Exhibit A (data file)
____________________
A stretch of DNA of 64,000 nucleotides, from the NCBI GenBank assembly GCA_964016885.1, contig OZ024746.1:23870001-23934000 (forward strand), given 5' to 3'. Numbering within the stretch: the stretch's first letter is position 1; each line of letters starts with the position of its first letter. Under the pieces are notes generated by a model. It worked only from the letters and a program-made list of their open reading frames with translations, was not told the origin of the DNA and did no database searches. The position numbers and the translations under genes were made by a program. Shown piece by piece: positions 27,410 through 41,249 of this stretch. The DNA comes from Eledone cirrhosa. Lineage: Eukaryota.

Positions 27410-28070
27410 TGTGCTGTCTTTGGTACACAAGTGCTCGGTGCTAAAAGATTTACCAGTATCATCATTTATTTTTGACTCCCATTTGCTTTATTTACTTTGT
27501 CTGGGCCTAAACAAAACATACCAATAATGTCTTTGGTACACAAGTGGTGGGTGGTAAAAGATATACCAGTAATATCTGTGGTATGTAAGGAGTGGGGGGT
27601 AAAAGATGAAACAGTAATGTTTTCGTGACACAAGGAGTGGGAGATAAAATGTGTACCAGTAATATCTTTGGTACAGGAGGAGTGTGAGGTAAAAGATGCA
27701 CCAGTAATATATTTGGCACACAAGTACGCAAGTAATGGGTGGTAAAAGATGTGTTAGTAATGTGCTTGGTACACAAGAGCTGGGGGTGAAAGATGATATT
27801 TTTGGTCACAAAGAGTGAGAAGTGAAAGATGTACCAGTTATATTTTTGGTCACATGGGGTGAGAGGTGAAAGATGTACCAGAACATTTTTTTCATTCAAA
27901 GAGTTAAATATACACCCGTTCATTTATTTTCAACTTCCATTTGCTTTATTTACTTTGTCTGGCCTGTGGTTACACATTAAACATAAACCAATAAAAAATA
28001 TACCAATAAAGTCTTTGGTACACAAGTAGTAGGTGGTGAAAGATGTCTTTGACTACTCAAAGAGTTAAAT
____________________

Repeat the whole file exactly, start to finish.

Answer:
A stretch of DNA of 64,000 nucleotides, from the NCBI GenBank assembly GCA_964016885.1, contig OZ024746.1:23870001-23934000 (forward strand), given 5' to 3'. Numbering within the stretch: the stretch's first letter is position 1; each line of letters starts with the position of its first letter. Under the pieces are notes generated by a model. It worked only from the letters and a program-made list of their open reading frames with translations, was not told the origin of the DNA and did no database searches. The position numbers and the translations under genes were made by a program. Shown piece by piece: positions 27,410 through 41,249 of this stretch. The DNA comes from Eledone cirrhosa. Lineage: Eukaryota.

Positions 27410-28070
27410 TGTGCTGTCTTTGGTACACAAGTGCTCGGTGCTAAAAGATTTACCAGTATCATCATTTATTTTTGACTCCCATTTGCTTTATTTACTTTGT
27501 CTGGGCCTAAACAAAACATACCAATAATGTCTTTGGTACACAAGTGGTGGGTGGTAAAAGATATACCAGTAATATCTGTGGTATGTAAGGAGTGGGGGGT
27601 AAAAGATGAAACAGTAATGTTTTCGTGACACAAGGAGTGGGAGATAAAATGTGTACCAGTAATATCTTTGGTACAGGAGGAGTGTGAGGTAAAAGATGCA
27701 CCAGTAATATATTTGGCACACAAGTACGCAAGTAATGGGTGGTAAAAGATGTGTTAGTAATGTGCTTGGTACACAAGAGCTGGGGGTGAAAGATGATATT
27801 TTTGGTCACAAAGAGTGAGAAGTGAAAGATGTACCAGTTATATTTTTGGTCACATGGGGTGAGAGGTGAAAGATGTACCAGAACATTTTTTTCATTCAAA
27901 GAGTTAAATATACACCCGTTCATTTATTTTCAACTTCCATTTGCTTTATTTACTTTGTCTGGCCTGTGGTTACACATTAAACATAAACCAATAAAAAATA
28001 TACCAATAAAGTCTTTGGTACACAAGTAGTAGGTGGTGAAAGATGTCTTTGACTACTCAAAGAGTTAAAT